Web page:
The government did not stop with this separation of functions. In 1987, the government stated that it intended to end the telephone monopoly, and in 1988, it commissioned a study by John Fountain, an economist at the University of Canterbury, to review the literature on the economics of spectrum management (Fountain 1988). The first two articles addressed in Fountain’s review were Coase’s (1959, 1962) articles. The report was not directly an analytic or advocacy piece; nevertheless, it did clearly communicate the view that economic mechanisms for spectrum management were feasible and promised significant benefits.

New Zealand pioneered it! There were some early issues, and they learned a fair bit about spectrum auctions along the way. And others followed.

But now the government's abandoned them for winner-picking giveaways.

The Government has abandoned plans to auction radio spectrum.

Instead, it will directly allocate the 5G-friendly to telcos for a 20-year term - on the proviso that they make commitments to better address mobile calling and broadband gaps in rural and small-town NZ.

The move means Communications Minister David Clark has gone for public good over a windfall for Crown coffers that could have run to hundreds of millions, based on previous spectrum auctions.

Clark says the arrangement means more people will get better mobile coverage more quickly, and in more places.

The better approach would have been to auction off the spectrum, then set an RFP for services that the government considers to be valuable but that are not commercially viable. 

Do it that way and the least-cost provider of the RFP services winds up being the one to do that stuff, and the highest-value users of spectrum are the ones to buy it. Bundling them together will only find the right mix by accident. 

The giveaway to incumbents could be worth hundreds of millions. 

Sense of scale

You'd think a half-decent test for policy would just be to stop and ask whether anybody would be willing to take the benefit of the policy, rather than just the per capita cash equivalent.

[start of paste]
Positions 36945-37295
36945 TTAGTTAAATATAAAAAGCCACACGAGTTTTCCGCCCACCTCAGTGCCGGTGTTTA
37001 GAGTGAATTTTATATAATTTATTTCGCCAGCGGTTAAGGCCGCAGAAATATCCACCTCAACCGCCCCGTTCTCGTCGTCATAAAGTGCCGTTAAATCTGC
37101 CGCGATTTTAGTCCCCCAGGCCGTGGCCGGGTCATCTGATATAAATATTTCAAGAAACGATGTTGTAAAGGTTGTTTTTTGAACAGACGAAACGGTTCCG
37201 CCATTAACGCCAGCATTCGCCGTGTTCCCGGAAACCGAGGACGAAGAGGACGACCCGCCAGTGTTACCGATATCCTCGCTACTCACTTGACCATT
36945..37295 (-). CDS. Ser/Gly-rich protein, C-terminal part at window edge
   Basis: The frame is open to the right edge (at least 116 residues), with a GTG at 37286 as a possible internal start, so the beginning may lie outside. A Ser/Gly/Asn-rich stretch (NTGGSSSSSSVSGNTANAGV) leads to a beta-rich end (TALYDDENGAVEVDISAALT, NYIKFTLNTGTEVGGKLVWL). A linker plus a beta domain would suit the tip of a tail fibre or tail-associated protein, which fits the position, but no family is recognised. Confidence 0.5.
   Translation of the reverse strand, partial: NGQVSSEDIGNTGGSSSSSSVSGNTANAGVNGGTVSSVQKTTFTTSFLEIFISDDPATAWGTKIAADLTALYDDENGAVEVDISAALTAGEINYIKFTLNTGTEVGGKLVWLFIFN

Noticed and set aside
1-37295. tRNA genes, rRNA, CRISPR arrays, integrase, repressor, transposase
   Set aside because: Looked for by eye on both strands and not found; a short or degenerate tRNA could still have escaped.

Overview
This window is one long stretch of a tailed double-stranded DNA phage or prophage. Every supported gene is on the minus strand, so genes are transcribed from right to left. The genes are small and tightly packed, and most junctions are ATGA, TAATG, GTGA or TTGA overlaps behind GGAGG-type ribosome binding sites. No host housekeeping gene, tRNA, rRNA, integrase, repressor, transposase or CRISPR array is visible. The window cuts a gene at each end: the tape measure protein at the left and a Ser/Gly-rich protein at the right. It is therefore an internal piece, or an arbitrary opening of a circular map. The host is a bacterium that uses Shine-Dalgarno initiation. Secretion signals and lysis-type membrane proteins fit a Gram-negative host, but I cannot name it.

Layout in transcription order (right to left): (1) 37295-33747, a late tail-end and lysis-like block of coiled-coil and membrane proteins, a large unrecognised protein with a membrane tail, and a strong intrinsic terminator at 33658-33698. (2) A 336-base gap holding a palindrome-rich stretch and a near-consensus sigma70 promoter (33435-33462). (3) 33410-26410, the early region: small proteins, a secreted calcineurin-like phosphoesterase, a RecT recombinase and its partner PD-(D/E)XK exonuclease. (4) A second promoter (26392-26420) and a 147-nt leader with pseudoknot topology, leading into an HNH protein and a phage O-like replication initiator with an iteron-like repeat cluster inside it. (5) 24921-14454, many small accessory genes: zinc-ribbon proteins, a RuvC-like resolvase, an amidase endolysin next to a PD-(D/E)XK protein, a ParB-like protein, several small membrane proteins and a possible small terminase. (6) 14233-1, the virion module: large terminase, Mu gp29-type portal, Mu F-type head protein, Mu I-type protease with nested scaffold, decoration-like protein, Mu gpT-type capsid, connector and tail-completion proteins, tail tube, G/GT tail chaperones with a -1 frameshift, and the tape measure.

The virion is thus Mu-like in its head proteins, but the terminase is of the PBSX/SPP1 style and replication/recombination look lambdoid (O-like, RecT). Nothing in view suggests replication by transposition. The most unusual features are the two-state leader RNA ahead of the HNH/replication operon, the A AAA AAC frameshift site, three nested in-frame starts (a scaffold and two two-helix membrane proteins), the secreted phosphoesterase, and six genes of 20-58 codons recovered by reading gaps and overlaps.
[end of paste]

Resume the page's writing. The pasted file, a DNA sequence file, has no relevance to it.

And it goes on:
RNZ reports:

The government has revealed major changes to the way people will pay for public transport across the country.

Minister of Transport Michael Wood announced a $1.3 billion public transport single payment system in Auckland today.

The signing of the National Ticketing Solution contract with supplier Cubic means New Zealanders will soon be able to use a single payment system across all public transport networks.

People will be able to pay for bus, train and ferry trips using contactless credit or debit cards, Apple Pay and Google Pay.

New Zealand has 5.1 million people. Split $1.3 billion 5.1 million ways and you've got about $250. 

Is there anybody who would rather have the ability to use the same transit card anywhere in New Zealand (as well as Google Play and stuff), rather than $250 and just continuing to use Snapper or whatever in the place where they live, and throw a few bucks on a throwaway transit card when traveling?



Tuesday 18 October 2022

A confusion of National Policy Statements

When Alice tried to recite one of her lessons while down the rabbit-hole in Wonderland, she thought only a few words had come out wrong. The Caterpillar corrected her bluntly: “It is wrong from beginning to end.”

By contrast, the Cabinet Paper on the National Policy Statement protecting sensitive soils is not wrong from beginning to end.

Paragraphs 90, 91 and 92 contain sound advice from Treasury.

Otherwise, the paper has a few problems.

From my 2019 column on the then-draft National Policy Statement on Highly Productive Land.

Treasury's advice on the NPS was appropriately scathing. The CBA in support of it was incompetently produced. There was no market failure to be solved by the policy. The policy was wrong from beginning to end. 

Even within the constraint of "Voters are just terribly, terribly mistaken so we have to be seen to be doing something to prevent building houses, which are scarce, on agricultural land, which is not," the policy fails. It could have chosen to protect only the top two land use categories, covering about 5% of the country's land (urban land is about 1%). Instead it added in LUC3 land - piles of paddocks mainly - and in so doing locked up another 10% of the country against housing. 

I was curious about Treasury's advice on the revised NPS. They provided it last week, so it formed this week's column for the Stuff papers. Treasury still sees the policy as too restrictive, backed by far too weak of analysis, and as conflicting with the National Policy Statement on Urban Development.

The OIA documents from Treasury are here

Bottom line?